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CXXXIV.- THE EARL OF ESSEX TO WILLIAM HARBORD.
Dublin Castle, March 31, '74. The severall discourses that have bin in Towne of my removall from this Govermt, tho’ I am confidt there was no ground for them, yet I would be glad that before you leave London you doe engage my Lord of Arlington, or Secretary Coventry, or some other whom
be sure of that should be watchfull, if at any time hereafter such an intention should be, that I may have timely notice thereof. This I thougnt fitt to let you know by a safe hand, & pray setle it with some person before you come away.
CXXXV.-WILLIAM HARBORD TO THE EARL OF Essex. MAY YT PLEASE YR EXCELLENCY,
4th Apr. '74. I writt to you at large by ye last post, & gave you an Account of our affaires here. There came in a packet this weeke from Ireland dated 24° of ye last month, but I had none int, where off I desire ye Excellency to take advice, least, comming under Mr. Bridgman's care, I might misse ym, not by accident, & I am the more suspitious because of ye last Letter you writt to Arlington about Ranelagh, where off I supose Arlington will give Essex notice this night, and what directions King gave int. I feare yt ye Fariners doe think ymselves hard used by Lord Ranelagh, & yt Essex is too greatly inclining to Ranelagh in their opinion. They have taken ye whole Farme upon ymselves, & Dr. William Sleare & one Muschiamp are their partners; but they endeavour to rout Sleare & Muschiamp, if possible. They are also in hopes to gain 5 yeares added to yo present terme, & offer for it upon ye same Covernents
to paye 229,0001. & 20,000l. to yo privy purse yearly. Ye last is a strong motive in this age, & to advance 100,0001., repaying y"selves yearly 20,000l. for 5 years till ye same be repaid, I feare this will take, though certainly more might be gotten for it, ready money well placed being a great promoter of buissinesse here.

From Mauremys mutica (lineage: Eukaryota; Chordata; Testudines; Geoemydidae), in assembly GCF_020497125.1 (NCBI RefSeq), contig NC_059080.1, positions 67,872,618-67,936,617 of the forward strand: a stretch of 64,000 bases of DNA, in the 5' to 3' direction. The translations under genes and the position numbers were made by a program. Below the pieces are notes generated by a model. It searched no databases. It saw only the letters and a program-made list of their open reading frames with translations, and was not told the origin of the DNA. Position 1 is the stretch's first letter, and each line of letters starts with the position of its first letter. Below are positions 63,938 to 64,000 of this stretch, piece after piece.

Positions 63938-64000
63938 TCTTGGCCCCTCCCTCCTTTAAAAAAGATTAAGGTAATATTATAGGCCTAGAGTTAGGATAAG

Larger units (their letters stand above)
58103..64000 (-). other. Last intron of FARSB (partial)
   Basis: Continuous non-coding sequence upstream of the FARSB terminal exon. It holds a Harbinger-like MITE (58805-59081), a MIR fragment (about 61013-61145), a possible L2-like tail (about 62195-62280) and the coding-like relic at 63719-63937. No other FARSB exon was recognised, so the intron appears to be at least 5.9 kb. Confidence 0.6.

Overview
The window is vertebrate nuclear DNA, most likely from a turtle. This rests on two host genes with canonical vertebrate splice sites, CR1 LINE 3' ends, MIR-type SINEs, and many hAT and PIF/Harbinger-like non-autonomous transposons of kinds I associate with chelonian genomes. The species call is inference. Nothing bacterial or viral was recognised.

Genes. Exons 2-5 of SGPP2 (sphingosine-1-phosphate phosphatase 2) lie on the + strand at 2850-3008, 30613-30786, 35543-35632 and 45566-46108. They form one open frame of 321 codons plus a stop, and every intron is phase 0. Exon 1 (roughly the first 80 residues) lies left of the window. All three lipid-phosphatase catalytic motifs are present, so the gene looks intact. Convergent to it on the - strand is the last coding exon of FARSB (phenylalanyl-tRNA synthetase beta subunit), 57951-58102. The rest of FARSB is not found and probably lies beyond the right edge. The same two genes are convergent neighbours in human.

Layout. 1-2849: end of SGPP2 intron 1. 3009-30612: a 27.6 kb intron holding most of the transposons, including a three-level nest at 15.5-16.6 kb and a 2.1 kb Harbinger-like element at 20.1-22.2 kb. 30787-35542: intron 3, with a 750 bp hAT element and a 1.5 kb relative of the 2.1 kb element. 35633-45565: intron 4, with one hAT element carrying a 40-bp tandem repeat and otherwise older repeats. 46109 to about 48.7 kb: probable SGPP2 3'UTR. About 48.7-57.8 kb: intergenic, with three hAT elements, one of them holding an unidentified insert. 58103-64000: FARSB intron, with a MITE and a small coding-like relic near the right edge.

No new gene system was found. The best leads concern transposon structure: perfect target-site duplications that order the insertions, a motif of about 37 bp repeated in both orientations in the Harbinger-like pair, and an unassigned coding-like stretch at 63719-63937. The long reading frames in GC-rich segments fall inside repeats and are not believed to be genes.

Mr. Bridginan will send y' Excellency this night his Maties Directions how to proceede against yo Arch. Bish, etc. King doth on all occasions expresse so great a value for Essex, yt he may have any thing donne yt he shall advise, so as it be delivered to King fairly ; but I think, wthout vanity, yt ye best way is to write what ever you have a minde to in a distinct clause by itself, & send it me to reade to King, & I doe almost engage ye any thing reasonable wilbe granted; but I cannot finde cleane hands, from some little interest or another, to put it into. The King went to Newmarket on Thursday last, & wilbe back next Saturday.
My Lord Třear is better in health, but looks ill & unhealthy. I shal be glad to receive y' coñands by ye first, yt so I may be moving from hence.
Mutton is here at 8d. per pound; Beef, 4d. ; Corne for bread, 10 s" per Bushell, & all things to be eaten proportionable. The Dutch Ambassø are expected daily. We are in great streights for money, especially the Navy ; & tis y generall opinion yt ye parliament will hold, such are our necessities.
CXXXVI.--WILLIAM HARBORD TO THE EARL OF Essex.